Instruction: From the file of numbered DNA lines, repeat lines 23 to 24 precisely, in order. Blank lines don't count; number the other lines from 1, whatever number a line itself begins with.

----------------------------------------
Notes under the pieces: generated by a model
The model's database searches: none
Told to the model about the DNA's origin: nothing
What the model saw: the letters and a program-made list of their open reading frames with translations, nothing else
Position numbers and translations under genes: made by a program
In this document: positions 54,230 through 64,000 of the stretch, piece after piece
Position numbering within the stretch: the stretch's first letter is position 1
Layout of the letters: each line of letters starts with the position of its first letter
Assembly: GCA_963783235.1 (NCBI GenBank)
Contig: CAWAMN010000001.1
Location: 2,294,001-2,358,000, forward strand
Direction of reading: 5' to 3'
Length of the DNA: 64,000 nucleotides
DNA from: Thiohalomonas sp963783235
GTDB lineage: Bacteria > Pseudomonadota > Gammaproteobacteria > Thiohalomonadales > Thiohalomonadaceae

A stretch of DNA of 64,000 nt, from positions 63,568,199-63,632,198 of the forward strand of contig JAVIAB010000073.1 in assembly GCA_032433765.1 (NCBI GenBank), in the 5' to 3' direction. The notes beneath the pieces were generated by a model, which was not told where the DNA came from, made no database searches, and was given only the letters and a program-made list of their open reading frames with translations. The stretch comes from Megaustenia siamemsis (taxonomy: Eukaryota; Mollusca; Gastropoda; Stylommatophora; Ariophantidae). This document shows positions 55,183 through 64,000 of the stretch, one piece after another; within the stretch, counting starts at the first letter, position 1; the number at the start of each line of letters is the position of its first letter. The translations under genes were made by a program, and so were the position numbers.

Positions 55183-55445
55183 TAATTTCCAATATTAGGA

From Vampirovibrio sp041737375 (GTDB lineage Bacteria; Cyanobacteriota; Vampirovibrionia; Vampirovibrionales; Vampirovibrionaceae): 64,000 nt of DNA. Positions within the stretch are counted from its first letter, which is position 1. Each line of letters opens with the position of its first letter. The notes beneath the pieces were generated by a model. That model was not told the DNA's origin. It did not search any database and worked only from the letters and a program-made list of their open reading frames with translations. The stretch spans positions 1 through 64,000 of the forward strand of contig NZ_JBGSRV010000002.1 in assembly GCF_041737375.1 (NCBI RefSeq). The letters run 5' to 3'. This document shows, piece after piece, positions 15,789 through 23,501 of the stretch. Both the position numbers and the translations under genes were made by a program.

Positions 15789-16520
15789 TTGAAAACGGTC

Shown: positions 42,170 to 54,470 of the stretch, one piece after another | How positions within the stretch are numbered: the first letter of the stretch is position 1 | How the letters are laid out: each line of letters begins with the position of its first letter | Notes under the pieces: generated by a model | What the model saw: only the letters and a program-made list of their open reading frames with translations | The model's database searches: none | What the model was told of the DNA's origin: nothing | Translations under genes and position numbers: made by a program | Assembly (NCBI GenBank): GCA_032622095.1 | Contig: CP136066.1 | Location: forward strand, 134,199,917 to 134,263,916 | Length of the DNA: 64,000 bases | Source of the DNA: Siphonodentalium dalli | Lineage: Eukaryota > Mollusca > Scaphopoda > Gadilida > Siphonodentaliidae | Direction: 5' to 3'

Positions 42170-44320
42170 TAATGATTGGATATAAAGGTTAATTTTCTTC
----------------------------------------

Positions 42170-44320
42170 TAATGATTGGATATAAAGGTTAATTTTCTTC